Core Q



To get off to a defiant start when creating different scenarios for possible futures, it is useful to formulate a central theme or question as a starting point. It is important that this question is chosen and shared by your whole team of futurologists. We recommend finding a theme or question that the whole team is really passionate about, because you will have to live with this question and take it seriously. If you don't choose the right question, the whole process of futurological divination will remain at a distance for everyone involved.


Sometimes the question is self-evident, depending on the group and the situation. Other times you will have to walk a long path before finding a common working subject with the group. Look for urgencies that are shared within your group.

Ask everyone in the group to bring a constructive attitude: try to make existing proposals better or sharper, rather than focusing on what is not working well in them. Push the group towards a general consent.

Some tips for finding the right question:

  • Ask strong questions! (avoid 'yes' or 'no' questions). How, what, what if, why (but be careful with why).
  • Be careful with the wording and keep it short so everyone can easily remember the core question.
  • Choose a question that everyone involved can act on.
  • Continue to rephrase the question until it is good enough for everyone to live with.


It sounds easy, but often isn't. We tried to articulate core questions with different groups on different occasions. When there isn't a clear demand, desire or starting point for the group, it can be handy to use the old principle of 'snowballing' or exponential multiplication: start in duos that join another duo once they agreed on a common question, then this group of 4 comes to an agreement, and joins another group of 4, etc. On some occasions we applied tricky strategies like extremely strict time pressure to push the group forward. Make sure that in the end everyone in the group can 'live' with the question –and if they can't ask them to change it in such a way that they can.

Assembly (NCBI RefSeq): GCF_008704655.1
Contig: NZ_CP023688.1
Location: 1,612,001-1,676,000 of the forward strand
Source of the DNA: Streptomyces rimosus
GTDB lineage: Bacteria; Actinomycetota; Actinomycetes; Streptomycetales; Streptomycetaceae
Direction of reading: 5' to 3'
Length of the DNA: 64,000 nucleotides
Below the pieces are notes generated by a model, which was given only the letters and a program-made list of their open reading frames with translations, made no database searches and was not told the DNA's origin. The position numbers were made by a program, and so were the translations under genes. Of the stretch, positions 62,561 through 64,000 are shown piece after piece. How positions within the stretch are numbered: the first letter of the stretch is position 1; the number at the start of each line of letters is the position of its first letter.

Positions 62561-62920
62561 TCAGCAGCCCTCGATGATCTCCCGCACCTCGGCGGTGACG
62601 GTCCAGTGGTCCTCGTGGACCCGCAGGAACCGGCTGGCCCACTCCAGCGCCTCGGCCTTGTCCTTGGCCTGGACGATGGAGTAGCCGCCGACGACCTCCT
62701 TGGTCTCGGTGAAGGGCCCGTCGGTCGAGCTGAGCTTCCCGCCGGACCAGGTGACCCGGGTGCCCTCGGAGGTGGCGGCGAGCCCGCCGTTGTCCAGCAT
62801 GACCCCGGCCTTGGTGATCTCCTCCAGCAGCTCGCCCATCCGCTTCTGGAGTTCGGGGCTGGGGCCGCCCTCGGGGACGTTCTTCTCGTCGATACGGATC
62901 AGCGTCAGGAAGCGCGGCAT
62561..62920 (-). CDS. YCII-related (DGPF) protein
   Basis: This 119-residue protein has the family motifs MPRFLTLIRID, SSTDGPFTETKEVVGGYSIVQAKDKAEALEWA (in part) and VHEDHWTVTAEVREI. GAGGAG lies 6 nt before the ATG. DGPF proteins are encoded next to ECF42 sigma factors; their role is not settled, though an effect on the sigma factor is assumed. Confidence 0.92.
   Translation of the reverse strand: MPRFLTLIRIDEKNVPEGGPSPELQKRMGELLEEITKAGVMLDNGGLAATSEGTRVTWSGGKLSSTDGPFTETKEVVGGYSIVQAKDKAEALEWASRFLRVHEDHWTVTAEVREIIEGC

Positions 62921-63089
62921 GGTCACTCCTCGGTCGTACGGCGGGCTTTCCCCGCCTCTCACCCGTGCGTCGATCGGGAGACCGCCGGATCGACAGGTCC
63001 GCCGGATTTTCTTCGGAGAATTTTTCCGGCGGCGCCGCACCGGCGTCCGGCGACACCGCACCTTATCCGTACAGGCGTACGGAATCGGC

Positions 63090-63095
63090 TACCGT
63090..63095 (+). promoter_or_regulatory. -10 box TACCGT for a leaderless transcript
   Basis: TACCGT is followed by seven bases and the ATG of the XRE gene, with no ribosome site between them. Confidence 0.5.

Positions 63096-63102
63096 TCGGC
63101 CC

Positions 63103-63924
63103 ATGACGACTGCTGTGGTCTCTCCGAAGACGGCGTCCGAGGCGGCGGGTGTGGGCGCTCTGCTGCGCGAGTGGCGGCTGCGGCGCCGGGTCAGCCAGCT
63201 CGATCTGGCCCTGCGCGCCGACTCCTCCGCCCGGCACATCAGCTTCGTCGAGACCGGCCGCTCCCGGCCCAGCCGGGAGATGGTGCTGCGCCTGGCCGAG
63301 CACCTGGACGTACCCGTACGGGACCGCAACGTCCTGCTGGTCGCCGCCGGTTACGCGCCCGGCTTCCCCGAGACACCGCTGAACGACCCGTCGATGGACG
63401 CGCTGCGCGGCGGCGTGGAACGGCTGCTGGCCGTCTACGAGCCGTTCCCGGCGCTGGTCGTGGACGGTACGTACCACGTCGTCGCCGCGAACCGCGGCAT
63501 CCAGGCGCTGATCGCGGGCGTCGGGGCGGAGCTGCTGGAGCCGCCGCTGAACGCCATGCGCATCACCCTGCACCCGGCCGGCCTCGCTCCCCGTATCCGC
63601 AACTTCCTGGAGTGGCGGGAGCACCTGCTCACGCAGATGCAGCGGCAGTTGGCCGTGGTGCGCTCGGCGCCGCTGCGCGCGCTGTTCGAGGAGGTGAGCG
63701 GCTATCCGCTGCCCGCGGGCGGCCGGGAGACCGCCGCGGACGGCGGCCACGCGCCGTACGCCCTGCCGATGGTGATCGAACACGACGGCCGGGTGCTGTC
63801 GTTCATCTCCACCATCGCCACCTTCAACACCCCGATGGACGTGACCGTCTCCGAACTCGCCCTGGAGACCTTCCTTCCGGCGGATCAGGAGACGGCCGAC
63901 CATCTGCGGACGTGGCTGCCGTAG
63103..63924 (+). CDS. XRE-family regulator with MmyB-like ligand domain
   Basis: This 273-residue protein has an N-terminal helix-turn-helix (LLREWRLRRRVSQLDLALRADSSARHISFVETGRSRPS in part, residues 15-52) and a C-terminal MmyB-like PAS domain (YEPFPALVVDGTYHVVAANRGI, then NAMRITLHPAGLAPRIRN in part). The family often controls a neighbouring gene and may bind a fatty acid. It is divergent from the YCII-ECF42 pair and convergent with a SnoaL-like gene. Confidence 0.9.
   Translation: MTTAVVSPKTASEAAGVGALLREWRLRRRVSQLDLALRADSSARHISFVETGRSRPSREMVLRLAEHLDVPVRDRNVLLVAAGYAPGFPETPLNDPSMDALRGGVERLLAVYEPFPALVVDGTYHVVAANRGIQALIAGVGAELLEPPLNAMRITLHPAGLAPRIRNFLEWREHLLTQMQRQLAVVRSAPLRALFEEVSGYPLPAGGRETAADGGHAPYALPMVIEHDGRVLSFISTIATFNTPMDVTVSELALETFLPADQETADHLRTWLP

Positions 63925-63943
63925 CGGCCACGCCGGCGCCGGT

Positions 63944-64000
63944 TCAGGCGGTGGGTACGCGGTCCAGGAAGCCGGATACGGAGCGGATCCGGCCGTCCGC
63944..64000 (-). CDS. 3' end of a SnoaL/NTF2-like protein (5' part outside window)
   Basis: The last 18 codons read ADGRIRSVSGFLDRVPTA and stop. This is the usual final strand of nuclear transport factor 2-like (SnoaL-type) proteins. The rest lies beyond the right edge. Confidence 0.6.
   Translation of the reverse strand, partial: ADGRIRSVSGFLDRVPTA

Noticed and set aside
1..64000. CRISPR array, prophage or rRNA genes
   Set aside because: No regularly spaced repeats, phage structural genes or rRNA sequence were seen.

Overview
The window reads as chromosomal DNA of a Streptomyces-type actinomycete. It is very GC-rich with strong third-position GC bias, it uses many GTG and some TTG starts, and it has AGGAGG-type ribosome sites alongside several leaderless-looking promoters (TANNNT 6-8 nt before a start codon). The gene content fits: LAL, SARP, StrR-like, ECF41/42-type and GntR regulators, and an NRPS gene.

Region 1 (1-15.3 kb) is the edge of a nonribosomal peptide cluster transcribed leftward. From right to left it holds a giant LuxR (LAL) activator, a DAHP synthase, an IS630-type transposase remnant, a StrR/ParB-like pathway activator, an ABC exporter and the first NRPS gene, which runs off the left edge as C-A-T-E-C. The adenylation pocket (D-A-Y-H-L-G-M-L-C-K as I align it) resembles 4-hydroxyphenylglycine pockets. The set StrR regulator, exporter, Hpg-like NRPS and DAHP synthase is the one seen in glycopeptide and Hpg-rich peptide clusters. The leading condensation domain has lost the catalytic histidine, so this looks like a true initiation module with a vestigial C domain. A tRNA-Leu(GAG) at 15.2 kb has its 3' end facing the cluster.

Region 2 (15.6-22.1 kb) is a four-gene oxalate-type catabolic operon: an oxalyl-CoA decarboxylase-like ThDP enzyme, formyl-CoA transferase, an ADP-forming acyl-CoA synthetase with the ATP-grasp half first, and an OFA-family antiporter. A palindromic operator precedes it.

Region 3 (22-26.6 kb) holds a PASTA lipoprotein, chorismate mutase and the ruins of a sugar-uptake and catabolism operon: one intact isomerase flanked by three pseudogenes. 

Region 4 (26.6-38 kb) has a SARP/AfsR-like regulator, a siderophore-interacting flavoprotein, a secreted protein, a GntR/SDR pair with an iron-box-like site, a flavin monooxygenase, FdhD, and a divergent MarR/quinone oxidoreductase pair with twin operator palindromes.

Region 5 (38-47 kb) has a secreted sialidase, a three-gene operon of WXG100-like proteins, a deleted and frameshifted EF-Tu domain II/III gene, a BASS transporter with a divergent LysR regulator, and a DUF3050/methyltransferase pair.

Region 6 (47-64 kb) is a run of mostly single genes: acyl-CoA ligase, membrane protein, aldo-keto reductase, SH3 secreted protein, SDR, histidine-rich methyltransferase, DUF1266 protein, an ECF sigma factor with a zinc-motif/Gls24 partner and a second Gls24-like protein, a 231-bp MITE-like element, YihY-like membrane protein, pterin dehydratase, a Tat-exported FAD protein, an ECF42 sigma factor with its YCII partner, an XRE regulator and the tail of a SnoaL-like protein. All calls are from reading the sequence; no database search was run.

Diederik P.

Some examples of questions that came up in different sessions we were involved in with groups of several sizes: What would our life be like if we moved to the countryside? How to escape the general feeling of powerlessness? How to put an end to private ownership of habitats and land? What can we do to make our festival more welcoming and more inclusive? Where should we make cuts in our budget? What should our organisation be doing 20 years from now? How can we learn to live together again with the otter in our region? How can we break capitalistic habits by means of collaboration? How can we develop our relationships with our pets?

Anna Cz.


Maja Kuzmanovic tried to teach us how to ask strong questions during her Futurology-workshop in February 2019 at PAF. We still find it hard.

This pad was written by Anna Cz. and Diederik P., who copy-pasted quite a lot from Delphine Hesters' tremendously clear notes of Maja's workshop. Thank you Delphine!